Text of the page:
Brittany invites Kitty to play a little getting-to-know-you game in order for people to relate to Kitty more. They exchange some bizarre guilty pleasures – “Lord Tubbington’s guilty pleasure is Scientology” – and bond over their love of the terrible sequels in the Bring It On series. They reach a stalemate where Kitty will not admit her biggest guilty pleasure, and, too embarrassed, she whispers it in Britt’s ear, and looks traumatised.

Kurt, in an acting class at NYADA, inner monologues about how even his acting is an act, because in the exercise, which is meant to relate to secret memories and fears, he’s covering up his true day-to-day shame, over things like Richard Simmons work-out videos; but he reveals that his biggest guilty pleasure is his “boyfriend arm,” a pillow with a fake arm that hugs you in your sleep. “I ordered it one night while on Ambien,” he admits, as Glee steals from Chris Colfer’s life story once again, and goes on to say that if anyone ever found out – Adam, Blaine, even Rachel and Santana – it would destroy him.

Yeah, right now I don’t think Blaine’s too concerned about you right now, Kurt, as Sam comes to him in the locker room to admit that he’s been holding out on a deeper secret, something that he’s kept buried for as long as he can remember. He’s practically having an existential crisis. “Do you… have feelings for me?” Blaine asks, going into supportive mode while badly suppressing wild hope, as he wonders if Sam is coming out. Sam looks astounded but quickly realises that it had kind of sounded like that, and assures Blaine that no, that’s not it, it’s way worse.

His deep-seated sense of shame, the inner turmoil that he’s been hiding? “I like Barry Manilow,” he whispers to Blaine, who doesn’t quite catch it, and when Sam repeats it it’s a loud snap, which causes everyone around them to freeze and stare. Blaine apparently understands just how dire the situation is, telling Sam no, he can’t say that, he must shush immediately, but Sam poetically insists that Barry knows his soul, that he loves the stories in the songs and he just can’t help himself. Blaine tries to stay supportive and tells Sam that he should ‘come out’ about it to everyone, and that he won’t feel free until he does.

Pages: 1 2 3 4

Tags:

Some awesome celebrities turned out today to support the Women’s March on Washington movement, in order to send a strong message to the Trump administration that women’s rights are human rights!

Massive crowds all over the world today are taking part in the Women’s March to send a message about women’s rights. Here at Hypable we give a big shout out to all of those taking a stand today. To show that you’re not alone in this fight, here’s a look at some of the celebrities who were among the estimated four million marchers who showed up to support you in D.C. and all over the world.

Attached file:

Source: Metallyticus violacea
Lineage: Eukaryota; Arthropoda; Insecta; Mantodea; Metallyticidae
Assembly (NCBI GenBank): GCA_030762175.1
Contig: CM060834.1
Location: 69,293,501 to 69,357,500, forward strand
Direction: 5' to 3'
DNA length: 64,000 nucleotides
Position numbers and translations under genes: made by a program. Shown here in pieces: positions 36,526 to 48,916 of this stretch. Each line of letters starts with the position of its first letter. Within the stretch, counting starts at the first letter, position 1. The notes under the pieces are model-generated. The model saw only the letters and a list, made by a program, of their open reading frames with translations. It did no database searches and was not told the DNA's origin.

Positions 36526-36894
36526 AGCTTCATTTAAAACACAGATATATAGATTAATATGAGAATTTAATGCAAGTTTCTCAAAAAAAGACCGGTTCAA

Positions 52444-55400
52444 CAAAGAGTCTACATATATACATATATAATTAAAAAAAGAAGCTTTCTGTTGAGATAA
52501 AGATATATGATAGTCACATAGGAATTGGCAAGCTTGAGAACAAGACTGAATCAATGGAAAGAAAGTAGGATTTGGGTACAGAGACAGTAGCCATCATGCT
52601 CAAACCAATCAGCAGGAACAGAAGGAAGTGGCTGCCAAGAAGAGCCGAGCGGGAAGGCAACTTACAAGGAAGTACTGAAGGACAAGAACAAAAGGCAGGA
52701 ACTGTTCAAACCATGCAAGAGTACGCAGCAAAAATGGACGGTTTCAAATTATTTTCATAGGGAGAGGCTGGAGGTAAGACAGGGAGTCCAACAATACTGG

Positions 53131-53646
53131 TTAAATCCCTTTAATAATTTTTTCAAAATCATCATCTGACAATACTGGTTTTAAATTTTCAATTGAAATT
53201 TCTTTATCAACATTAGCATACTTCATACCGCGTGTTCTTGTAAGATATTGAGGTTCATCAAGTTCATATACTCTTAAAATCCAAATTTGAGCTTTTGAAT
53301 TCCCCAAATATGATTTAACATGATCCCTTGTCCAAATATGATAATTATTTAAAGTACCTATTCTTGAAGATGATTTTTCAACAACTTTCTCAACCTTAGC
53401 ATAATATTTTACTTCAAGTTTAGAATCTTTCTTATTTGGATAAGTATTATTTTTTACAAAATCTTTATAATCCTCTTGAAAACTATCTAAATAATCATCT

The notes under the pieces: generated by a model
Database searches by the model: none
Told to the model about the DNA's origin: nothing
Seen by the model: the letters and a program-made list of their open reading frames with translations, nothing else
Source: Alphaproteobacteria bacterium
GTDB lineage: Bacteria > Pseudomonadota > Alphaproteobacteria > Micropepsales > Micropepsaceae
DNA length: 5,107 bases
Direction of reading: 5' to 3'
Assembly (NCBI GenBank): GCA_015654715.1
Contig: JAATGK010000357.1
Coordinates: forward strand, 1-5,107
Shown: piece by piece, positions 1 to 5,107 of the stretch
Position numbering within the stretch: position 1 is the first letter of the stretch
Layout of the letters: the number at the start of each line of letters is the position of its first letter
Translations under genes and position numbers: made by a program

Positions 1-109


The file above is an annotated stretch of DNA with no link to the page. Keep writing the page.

Emma Watson and Bonnie Wright

Read full article

Some awesome celebrities turned out today to support the Women’s March on Washington movement, in order to send a strong message to the Trump administration that women’s rights are human rights!

Massive crowds all over the world today are taking part in the Women’s March to send a message about women’s rights. Here at Hypable we give a big shout out to all of those taking a stand today. To show that you’re not alone in this fight, here’s a look at some of the celebrities who were among the estimated four million marchers who showed up to support you in D.C. and all over the world.

Emma Watson and Bonnie Wright

Kristen Stewart

Charlize Theron

Madonna

Nick Offerman

Sir Ian McKellen

Candice King, Julie Plec and Kayla Ewell

Mindy Kaling

A photo posted by Mindy Kaling (@mindykaling) on

Darren Criss and Nick Lang

Melissa Benoist

💪#womensmarchonwashington

A photo posted by Melissa Benoist (@melissabenoist) on

Misha Collins

#womansmarch Jacksonville, FL. Fight on!

A photo posted by Misha Collins (@misha) on

Aja Naomi King and Alfred Enoch

Resistance. Respect. #womensmarch 👊🏾

A photo posted by Aja King (@ajanaomi_king) on

Lin-Manuel Miranda

Joss Whedon

Edgar Wright

Miley Cyrus

Ariana Grande

today filled my heart with so much hope !! got to meet many beautiful, passionate people and march alongside my loved ones. the sun came out for us. we are so much stronger and louder than hatred, ignorance, sexism, racism, agism, homophobia, transphobia, body shaming, slut shaming, prejudice, discrimination of all kinds, patriarchal conditioning and the backwards expectations of what a woman should be! I'm so proud of / inspired by everyone who marched today and thankful that there are so many people on this planet currently celebrating how brilliant and magical women truly are! let's keep our voices loud, passionate & peaceful! let's continue being strong for each other and to build each other up! let us stay connected to our divinity. 🌸♡🌌